Last month’s International Pizza Expo in Las Vegas brought thousands of pizza industry professionals together from all around the world for four days of workshops, seminars, networking, and competitions. One of the country’s leading tomato packers, Escalon (owned by Heinz), devised a brilliant way to engage prospective customers by offering to donate a can of tomato product to hunger relief for every badge they scanned at the event.
The company recently reported that they will be shipping over 1,000 cans to Cambodia this summer through the Stop Hunger Now campaign, which delivers food, essentials, and disaster relief to 65 countries around the world. Need is great in Cambodia, where one in three people live below the poverty line.
Escalon will be shipping their 6-in-1 product, a ground tomato used by many pizzerias around the US.
Last week, Manhattan's Cooper Union raised $1,300 for City Harvest with a Slice Out Hunger $1 Slice Pizza Party! The event was sponsored by Res Life on campus and organized by students Emily Adamo, Christopher Panebianco, and Charis Jackson-Barrios. They recruited five local pizzerias to donate 65 pizzas and several local businesses offered giveaways and raffle prizes. The event was a HUGE success and we look forward to helping more campus groups throw pizza parties of their own.
The concept of “paying it forward” has achieved loads of recognition in recent years and the global pizza community has responded in full force. One of the best examples is the Philadelphia pizzeria Rosa’s, which allows customers to purchase $1 slices for people who need a warm meal. It’s an awesome model that actually started in the world of coffee. Some say the tradition of buying “caffe sospeso,” or suspended coffee, goes back 100 years. When someone experiences good fortune they buy two coffees but only take one, leaving a credit for someone who can’t afford to buy their own. Similar concepts have been used in nearly a dozen different countries, but it all started in Naples, Italy.
Pizzerias in Naples have embraced the caffe sospeso concept, allowing customers to purchase pizzas for those in need. Slice Out Hunger founder Scott Wiener recently visited da Concettina ai Tre Santi, which has been offering pizza sospeso for over three years. Every few months, they bake a batch of pies and distribute them at local soup kitchens and homeless shelters.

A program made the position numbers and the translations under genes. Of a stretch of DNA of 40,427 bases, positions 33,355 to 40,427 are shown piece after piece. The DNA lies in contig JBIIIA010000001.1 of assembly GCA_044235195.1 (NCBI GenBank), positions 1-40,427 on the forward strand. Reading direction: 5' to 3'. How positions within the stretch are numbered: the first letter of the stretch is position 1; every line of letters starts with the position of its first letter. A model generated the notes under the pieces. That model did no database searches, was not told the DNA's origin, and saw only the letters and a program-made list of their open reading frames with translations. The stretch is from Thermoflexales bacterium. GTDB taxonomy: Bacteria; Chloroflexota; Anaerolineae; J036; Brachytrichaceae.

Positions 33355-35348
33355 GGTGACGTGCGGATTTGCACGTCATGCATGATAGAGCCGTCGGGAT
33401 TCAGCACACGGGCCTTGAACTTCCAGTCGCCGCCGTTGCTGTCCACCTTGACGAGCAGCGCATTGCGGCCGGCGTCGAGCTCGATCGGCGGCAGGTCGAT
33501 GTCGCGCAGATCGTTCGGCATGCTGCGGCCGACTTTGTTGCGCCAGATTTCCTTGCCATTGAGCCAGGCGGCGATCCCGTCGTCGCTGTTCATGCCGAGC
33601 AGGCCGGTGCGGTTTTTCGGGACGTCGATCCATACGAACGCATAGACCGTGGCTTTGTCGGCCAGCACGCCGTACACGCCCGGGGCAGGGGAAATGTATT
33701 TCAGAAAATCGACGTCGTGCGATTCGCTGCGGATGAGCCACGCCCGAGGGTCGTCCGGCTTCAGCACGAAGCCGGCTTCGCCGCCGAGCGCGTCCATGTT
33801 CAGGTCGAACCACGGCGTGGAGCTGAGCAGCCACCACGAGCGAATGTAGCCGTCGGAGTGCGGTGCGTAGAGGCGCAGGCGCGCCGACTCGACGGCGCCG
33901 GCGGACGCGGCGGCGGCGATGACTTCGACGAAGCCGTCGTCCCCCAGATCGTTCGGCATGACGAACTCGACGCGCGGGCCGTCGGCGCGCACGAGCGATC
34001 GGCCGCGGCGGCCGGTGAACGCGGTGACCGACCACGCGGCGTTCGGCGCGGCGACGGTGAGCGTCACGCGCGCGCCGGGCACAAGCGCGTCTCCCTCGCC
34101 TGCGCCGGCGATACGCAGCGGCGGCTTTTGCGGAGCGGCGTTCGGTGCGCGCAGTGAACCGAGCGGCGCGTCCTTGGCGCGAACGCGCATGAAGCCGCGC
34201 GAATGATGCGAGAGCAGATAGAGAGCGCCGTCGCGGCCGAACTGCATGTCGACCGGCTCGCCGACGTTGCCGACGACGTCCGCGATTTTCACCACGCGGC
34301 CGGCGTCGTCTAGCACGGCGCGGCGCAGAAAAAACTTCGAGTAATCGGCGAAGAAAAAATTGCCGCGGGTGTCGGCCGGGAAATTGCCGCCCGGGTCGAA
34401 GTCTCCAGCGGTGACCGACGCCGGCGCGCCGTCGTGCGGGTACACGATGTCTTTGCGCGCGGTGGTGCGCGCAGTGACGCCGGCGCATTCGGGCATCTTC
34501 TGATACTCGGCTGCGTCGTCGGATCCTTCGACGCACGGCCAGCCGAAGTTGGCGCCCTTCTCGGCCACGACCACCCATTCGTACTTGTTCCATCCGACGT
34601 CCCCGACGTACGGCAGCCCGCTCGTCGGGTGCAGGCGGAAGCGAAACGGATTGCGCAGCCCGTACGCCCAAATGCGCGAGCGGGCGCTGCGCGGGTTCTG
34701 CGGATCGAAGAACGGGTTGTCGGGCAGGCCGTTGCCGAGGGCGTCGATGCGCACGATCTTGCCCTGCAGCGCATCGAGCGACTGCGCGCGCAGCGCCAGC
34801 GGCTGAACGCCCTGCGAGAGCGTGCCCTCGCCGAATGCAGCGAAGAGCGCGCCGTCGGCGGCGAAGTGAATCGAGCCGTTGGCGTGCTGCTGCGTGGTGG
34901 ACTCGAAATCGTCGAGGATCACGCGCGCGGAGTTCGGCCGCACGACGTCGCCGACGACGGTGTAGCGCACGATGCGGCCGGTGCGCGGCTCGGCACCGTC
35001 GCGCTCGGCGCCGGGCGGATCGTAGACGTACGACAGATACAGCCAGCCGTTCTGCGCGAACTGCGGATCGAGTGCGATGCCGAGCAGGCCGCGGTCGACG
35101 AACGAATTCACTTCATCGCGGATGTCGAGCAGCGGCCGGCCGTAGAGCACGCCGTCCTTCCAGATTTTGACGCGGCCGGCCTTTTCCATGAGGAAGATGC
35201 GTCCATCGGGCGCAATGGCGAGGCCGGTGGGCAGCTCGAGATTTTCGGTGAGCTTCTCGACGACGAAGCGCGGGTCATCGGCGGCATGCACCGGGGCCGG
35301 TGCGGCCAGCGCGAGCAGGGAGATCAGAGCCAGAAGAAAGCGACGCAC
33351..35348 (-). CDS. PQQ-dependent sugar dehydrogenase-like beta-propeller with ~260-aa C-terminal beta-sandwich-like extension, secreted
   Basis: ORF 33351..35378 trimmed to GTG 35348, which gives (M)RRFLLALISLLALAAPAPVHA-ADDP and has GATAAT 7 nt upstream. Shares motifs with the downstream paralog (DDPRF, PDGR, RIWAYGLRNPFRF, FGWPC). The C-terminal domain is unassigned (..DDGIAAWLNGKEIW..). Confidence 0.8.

In the photo above, 449 represents the number of pizzas paid for by Concettina’s customers. Scott purchased two pizzas on behalf of Slice Out Hunger, whose mission is exactly the same as that of the famous Neapolitan pizzeria. Ask your local pizzeria if they’d be willing to do the same!
Bambolina in Salem, MA is featuring a specialty pizza this month in support of Slice Out Hunger. The wood-fired Neapolitan pizza is topped with house-made fennel sausage, burrata, oil-cured olives and red onion. For every specialty pizza sold, $2 will go to the Salvation Army of Salem. We're so excited to support this great organization and pizzeria!
288 Derby St
Salem, MA 01970
The final tally is in from this year’s Slice Out Hunger $1 Slice Night! Looks likewe raised $40,000 for Food Bank For New York City. This amount will help Food Bank sponsor a whopping 200,000 meals for New Yorkers in need. Special thanks to all our sponsors, pizzerias, volunteers, and attendees.
Missed this year but want to help? Donate here and help us use the power of pizza to feed those who can’t afford to properly feed themselves. And set your calendars for October 5, 2016 for our next big $1 slice night in NYC!!!
It's here! This is the official floor plan for Slice Out Hunger 2015, NYC's biggest pizza party. Use this to plot your slices -- there's a 10 slice limit and you only get one slice per pizzeria.
Slice Out Hunger recently hosted a pizza tour of Portland for an amazing group of kids who run an incredible zine called Fried Eagle. (Half the kids wanted to call it The Eagle, the other half wanted to call it Fried Chicken. Adorable compromise!) We visited three pizzerias, sampling slices and performing a deep analysis at each. 100% of the tour’s proceeds went to the Oregon Food Bank, which can feed a family of 4 for 3-5 days. Our $563 donation will go a long way, feeding a family of 4 for over 225 days.